Farmer's Perception Towards Agricultural Technology - The Case of Improved Highland Maize Varieties Adoption in Selected Kebeles of Toke Kutaye District, Oromia Regional State, Ethiopia
Journal of World Economic Research
Volume 8, Issue 1, June 2019, Pages: 1-7
Received: Feb. 28, 2019;
Accepted: Apr. 9, 2019;
Published: Apr. 29, 2019
Views 608 Downloads 107
Dawit Milkias, Ambo Agricultural Research Center, Ethiopian Institute of Agricultural Research/EIAR/, Ambo, Ethiopia
Daniel Belay, Department of Rural Development and Agricultural Extension, Institute of Cooperatives and Development Studies, Ambo University, Ambo, Ethiopia
Gemechu Shale Ogato, Department of Rural Development and Agricultural Extension, Institute of Cooperatives and Development Studies, Ambo University, Ambo, Ethiopia
Follow on us
The study aims to reveal farmer’s perceptions towards improved highland maize varieties in selected kebeles of Toke kutaye districts. In this paper, farmer’s perception towards improved highland maize varieties were investigated or measured using a scale with items developed for the purpose of this study. Two stage sampling procedures were followed in order to draw 150 sample respondents. Responses of sample respondents on the perception related were analyzed using Likert type scale. Based on the level of agreements the result revealed that perception on disease resistant, high yielding potential of the varieties, early maturity of the varieties, agro ecological suitability and availability of seed at the right time and quality showed relatively best performance of the varieties in the study area. Whereas, perception on technological availability of the varieties indicates relatively poorest agreement compared to all other characteristics of level of agreements considered. Even if the advantages of the varieties are more for households of the study area, some farmers are discouraged to adopt the variety because of reasons such as demand more inputs, the lack of credit service, market problem, insect pest problem, lack of awareness and extension support on the technology. Therefore, the extension and research system have to look in to these factors to give solution for the adoption of the variety.
Highland Maize, Perception, Likert Type Scale, Agreements
To cite this article
Gemechu Shale Ogato,
Farmer's Perception Towards Agricultural Technology - The Case of Improved Highland Maize Varieties Adoption in Selected Kebeles of Toke Kutaye District, Oromia Regional State, Ethiopia, Journal of World Economic Research.
Vol. 8, No. 1,
2019, pp. 1-7.
Copyright © 2019 Authors retain the copyright of this article.
This article is an open access article distributed under the Creative Commons Attribution License (http://creativecommons.org/licenses/by/4.0/
) which permits unrestricted use, distribution, and reproduction in any medium, provided the original work is properly cited.
Abadi Ghadim, A. K., Pannell, D. J. and Burton, M. P. 2005. Risk, uncertainty and learning in adoption of a crop innovation. Agricultural Economics, 33:1-9.
Adesina, A. A. and M. M. Zinnah. 1993. Farmer Perceptions and Adoption Decisions: A Tobit Model Application in Sierra Leone. Agricultural Economics, 9: 297-311.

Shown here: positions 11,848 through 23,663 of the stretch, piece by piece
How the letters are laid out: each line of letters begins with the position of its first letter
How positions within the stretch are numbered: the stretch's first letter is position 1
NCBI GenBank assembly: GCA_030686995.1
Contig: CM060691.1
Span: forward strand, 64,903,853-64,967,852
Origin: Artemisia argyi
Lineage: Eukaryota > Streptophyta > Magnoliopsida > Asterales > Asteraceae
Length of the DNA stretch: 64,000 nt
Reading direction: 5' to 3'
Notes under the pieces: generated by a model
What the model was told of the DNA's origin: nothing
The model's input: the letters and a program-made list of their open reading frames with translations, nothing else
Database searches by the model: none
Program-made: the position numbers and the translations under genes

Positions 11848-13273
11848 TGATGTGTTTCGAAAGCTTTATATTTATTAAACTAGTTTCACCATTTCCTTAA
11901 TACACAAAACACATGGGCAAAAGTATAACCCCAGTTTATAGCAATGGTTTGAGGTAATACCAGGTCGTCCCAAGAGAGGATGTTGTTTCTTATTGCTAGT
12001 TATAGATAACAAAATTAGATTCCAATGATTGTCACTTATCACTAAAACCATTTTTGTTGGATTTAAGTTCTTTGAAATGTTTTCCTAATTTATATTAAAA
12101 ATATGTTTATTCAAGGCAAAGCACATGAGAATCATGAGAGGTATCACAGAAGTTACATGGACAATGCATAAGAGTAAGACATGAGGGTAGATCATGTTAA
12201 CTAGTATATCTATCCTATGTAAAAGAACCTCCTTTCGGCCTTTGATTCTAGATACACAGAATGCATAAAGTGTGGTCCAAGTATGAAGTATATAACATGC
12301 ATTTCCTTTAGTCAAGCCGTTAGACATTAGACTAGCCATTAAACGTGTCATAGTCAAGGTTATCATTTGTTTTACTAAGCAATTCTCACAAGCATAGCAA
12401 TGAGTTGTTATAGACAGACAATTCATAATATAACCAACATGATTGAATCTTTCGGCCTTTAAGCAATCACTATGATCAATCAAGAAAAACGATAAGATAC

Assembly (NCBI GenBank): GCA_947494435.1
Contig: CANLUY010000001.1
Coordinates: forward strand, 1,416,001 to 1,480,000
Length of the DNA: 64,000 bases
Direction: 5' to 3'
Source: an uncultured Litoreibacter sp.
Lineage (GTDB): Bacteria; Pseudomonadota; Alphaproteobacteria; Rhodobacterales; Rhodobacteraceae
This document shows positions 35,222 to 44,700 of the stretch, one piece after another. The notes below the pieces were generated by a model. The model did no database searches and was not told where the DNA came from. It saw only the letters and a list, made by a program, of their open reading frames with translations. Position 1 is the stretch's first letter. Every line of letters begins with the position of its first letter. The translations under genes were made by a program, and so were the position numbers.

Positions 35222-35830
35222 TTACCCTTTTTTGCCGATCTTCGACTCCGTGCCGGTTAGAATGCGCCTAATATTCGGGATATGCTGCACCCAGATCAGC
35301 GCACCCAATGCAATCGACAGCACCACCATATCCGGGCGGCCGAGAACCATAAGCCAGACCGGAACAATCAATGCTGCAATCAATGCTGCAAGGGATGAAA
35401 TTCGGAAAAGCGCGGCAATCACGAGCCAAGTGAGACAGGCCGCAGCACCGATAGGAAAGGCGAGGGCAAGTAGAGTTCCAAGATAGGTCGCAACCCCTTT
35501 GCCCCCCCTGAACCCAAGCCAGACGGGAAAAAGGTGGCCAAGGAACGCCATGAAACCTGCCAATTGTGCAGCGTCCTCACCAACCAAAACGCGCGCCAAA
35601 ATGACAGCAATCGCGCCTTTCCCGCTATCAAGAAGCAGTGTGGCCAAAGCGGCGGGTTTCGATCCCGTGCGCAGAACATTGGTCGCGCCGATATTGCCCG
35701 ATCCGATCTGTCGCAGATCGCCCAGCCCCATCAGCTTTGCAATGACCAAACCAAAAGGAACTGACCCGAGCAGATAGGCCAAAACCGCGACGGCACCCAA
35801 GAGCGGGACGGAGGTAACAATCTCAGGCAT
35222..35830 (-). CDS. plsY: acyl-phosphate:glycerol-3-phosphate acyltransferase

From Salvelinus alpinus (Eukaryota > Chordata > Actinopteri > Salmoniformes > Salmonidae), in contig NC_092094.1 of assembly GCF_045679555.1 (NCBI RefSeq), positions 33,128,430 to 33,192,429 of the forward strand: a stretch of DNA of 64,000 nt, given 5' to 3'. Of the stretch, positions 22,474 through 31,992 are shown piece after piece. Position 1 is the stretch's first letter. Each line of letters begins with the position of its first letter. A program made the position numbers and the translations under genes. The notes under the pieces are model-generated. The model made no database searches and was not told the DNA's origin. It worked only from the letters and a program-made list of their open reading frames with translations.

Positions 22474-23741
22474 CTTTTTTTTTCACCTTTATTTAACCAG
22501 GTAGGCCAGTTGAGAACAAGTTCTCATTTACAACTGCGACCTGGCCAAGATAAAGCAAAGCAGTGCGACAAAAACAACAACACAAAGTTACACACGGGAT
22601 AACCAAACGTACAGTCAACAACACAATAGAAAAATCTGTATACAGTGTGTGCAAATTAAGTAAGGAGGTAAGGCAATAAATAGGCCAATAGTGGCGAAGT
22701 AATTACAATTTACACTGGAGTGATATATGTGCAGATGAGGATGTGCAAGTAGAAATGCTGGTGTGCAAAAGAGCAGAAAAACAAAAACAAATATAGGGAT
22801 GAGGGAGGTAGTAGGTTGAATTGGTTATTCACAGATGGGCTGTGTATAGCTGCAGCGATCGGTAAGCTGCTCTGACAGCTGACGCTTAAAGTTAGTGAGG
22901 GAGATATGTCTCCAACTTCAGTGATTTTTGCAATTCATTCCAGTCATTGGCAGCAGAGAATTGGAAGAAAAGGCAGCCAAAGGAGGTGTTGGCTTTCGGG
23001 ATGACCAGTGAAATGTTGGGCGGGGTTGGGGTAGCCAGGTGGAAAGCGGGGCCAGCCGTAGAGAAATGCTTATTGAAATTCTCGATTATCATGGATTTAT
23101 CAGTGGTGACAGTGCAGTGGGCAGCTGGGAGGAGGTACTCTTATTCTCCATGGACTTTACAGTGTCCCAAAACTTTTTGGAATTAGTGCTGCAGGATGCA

Adesina, A. A. and Chianu J. (2002). Determinants of farmers’ adoption and adaptation of alley farming technology in Nigeria. Agroforestry System 55: 255-265.
Berhane, G., Paulos, Z., Tafere, K., & Tamru, S. (2011). Food grain consumption and calorie intake patterns in Ethiopia. Addis Ababa: IFPRI.
Bonin, M., Cattan P., 2006. Convergences and differences between the objectives of the financial support facilities and those of the farmers: the case of fallow periods in banana Production of Guadeloupe. Fruits, 2006, 61, 9–23.
Dasgupta, Satadal, 1989. Diffusion of Agricultural Innovations in Village India. Wiley Eastern Limited, New Delhi. 231p.
Demeke, M. (2012). Analysis of incentives and disincentives for maize in Ethiopia. Technical notes series, MAFAP. Rome: FAO.
Demissew et al., 2013,: Farmers’ Perceptions of Maize Production Systems and Breeding Priorities, and Their Implications for the Adoption of New Varieties in Selected Areas of the Highland Agro-Ecology of Ethiopia: Journal of Agricultural Science; Vol. 5, No. 11.
J. Becerril and A. Abdulai, 2010, The impact of improved maize varieties on poverty in Mexico: A Propensity score approach. World Development, 2010, 38(7): 10240.1016/j.worlddev.2009.11.017
Lapar, M. L. A. and Ehui, S. 2004. Factors affecting adoption of dual-purpose forages in the Philippine uplands. Agricultural Systems 81: 95-114.
McCann, J. C. (2005). Maize and grace: Africa’s encounter with a newworld crop, 1500–2000. Cambridge: Harvard University Press.
Nkonya, E., T. Schroeder and D. Norman, 1997. Factors affecting adoption of improved maize seed and fertilizer in Northern Tanzania. Journal of Agricultural Economics, 4:1-12.
Oladele, O. L., and O. P Fawole, 2007. Farmers’ Perception of the Relevance of Agricultural Technologies in South-Western Nigeria. Department of Agricultural Extension and Rural Development, University of Ibadan, Ibadan. J. Hum. Ecol. 21(3):191-194.
Rahmeto Negash, 2007. Determinants of improved haricot bean production package in Alaba special wored, Southern Ethiopia. M.Sc. Thesis Presented To School of Graduate Studies of Haramaya University.
Tsedeke et al, 2005: Factors that transformed maize productivity in Ethiopia.
Twumasi-Afriyie, et al, (2002). Development and Improvement of Highland Maize in Ethiopia. In M. Nigusse, & D. Tanner (Eds.), Proceedings of the Second National Maize Workshop of Ethiopia, 12-16 November 2001 Addis Ababa, Ethiopia (pp. 31-38). Addis Ababa: EARO and CIMMYT.
Woreda Office of Agricultural and Rural Development (WOARD), 2016. Activity performance reports. Unpublished document, Toke kutaye, Ethiopia.